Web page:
I have struggled to walk now for about 10 years. Over the last 2 years I have had to use an electric wheelchair to get around. This is the reality of living in a body that has been ravaged by severe active Rheumatoid Arthritis for over 17 years. Due to my physical limitations and lack of money (as a consequence of giving up full time employment due to my RA), I haven’t been away for more than 4 days at a time for many years, and haven’t been abroad for even longer. When I was asked to go on a cruise, starting from Florida, USA, and my benefits were accepted and back paid, my crazy heart went “let’s do it”.

Travelling with Disability Wheelchair

My head then had to process and organise all the practical elements of taking this holiday. First challenge – getting around onboard a cruise ship that measures about half a mile in length and has 15 decks. Second challenge – travel, including transfers and flights. Not much of a challenge as an able bodied person but a lot has to slot together for someone like me, travelling on my own, with 2 weeks worth of luggage which I can’t carry, and being unable to walk more than 5 steps with 2 sticks on a good day. Panic! “What have I done?! I’ll never be able to make it!” was pretty much what my brain was saying. “Book it and worry about the details closer to the time” is what my heart was saying.

I am SO glad I listened to my heart! I booked my place on the cruise 16 months in advance. I then got in touch with the cruise organiser, who also turned out to be disabled, and arranged the hire of a mobility scooter onboard the ship, and I forgot about it for a while. Christmas came and went and suddenly it was February. The cruise was at the end of April and all I had was a cabin on the ship. The next step was finding and booking flights to Orlando that I could afford. Thank goodness for price comparison sites! Unfortunately I couldn’t get a direct flight to Orlando, on budget. But I found flights from Manchester to JFK and JFK to Orlando. “Aaaargh,” went my brain, “how on Earth are you going to get through immigration, customs, security etc and then find your connecting flight, with all your luggage?!” My flight home was a direct one, from Orlando to Manchester, so that made the logistics slightly simpler.

I needn’t have worried. Calling the airlines set my mind at rest, to an extent. Once I got to the check-in there would be someone there to meet me, with a wheelchair, and they would take me, and my luggage, through to the plane. For my transfer someone would be waiting for me, again with a wheelchair, to take me through all the checks and onto my connecting flight. Easy. Now I just needed to get from home to the airport, drop off to check-in, airport to the ship and visa versa.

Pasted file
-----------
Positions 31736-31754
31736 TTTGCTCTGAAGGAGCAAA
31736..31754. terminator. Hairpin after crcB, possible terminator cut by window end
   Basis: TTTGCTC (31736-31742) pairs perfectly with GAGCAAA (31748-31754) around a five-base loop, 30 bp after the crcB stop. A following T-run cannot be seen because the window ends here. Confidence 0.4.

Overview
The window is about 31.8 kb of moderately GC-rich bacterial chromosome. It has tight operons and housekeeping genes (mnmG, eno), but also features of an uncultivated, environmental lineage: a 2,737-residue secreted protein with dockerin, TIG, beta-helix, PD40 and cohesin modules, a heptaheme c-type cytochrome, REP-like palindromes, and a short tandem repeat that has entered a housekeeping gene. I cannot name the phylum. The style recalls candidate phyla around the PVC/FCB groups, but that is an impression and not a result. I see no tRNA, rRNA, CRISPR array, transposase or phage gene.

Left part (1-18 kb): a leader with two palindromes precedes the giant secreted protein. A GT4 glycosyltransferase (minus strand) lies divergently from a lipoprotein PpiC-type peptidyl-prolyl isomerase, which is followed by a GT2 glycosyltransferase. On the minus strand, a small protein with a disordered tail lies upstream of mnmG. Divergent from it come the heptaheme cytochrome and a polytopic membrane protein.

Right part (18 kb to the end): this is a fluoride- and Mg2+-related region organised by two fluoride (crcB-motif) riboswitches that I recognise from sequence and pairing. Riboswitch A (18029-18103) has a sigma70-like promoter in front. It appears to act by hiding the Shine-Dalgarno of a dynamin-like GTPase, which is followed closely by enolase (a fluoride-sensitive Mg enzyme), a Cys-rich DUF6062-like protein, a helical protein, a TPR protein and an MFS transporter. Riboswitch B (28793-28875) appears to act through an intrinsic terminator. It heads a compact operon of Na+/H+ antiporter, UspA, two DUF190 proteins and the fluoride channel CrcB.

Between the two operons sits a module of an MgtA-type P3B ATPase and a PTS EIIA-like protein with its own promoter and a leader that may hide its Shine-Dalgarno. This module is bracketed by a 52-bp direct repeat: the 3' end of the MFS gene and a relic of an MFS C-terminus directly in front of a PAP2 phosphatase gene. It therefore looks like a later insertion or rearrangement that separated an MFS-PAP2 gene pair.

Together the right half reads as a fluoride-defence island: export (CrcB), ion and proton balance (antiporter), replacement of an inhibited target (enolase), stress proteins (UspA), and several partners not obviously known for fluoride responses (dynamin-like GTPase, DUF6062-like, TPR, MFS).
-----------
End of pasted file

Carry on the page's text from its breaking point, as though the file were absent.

My lovely, retired father offered to drive me up to Manchester and help me to check-in if I gave him petrol money. I accepted, for the time being, and set about finding another solution, which didn’t cost as much as getting a taxi. Well the universe must have heard me because what should land in my email inbox but a discount voucher for airport parking. I looked at all the options, and terms and conditions, and discovered that, for £50, I could have “meet and greet” parking at the correct terminal at Manchester airport. Not only was this cheaper than giving my father petrol money, for the round trips to drop me off and collect me, but it also meant I could pull up to the front of terminal 2 and someone would unload my luggage and park my car for me.

I was so close and yet, in my brain, so far from being able to take this trip of a lifetime and I was now down to 4 weeks before I flew out. There were small gaps in my assistance but without those gaps being filled I couldn’t see a way I could go. Some wonderful friends, from Florida, who were also going on the cruise, offered to pick me up from Orlando airport, put me up for a couple of days, drive me to port and help me through the boarding process. Only one tiny gap left; from “meet and greet” to check-in. A couple of phone calls later, first to the car park and then the airport, I found that wheelchair assistance was available from “meet and greet”! It all worked in principle. I was all set.

To be continued……

By Liz Cormell, Visit My Shop

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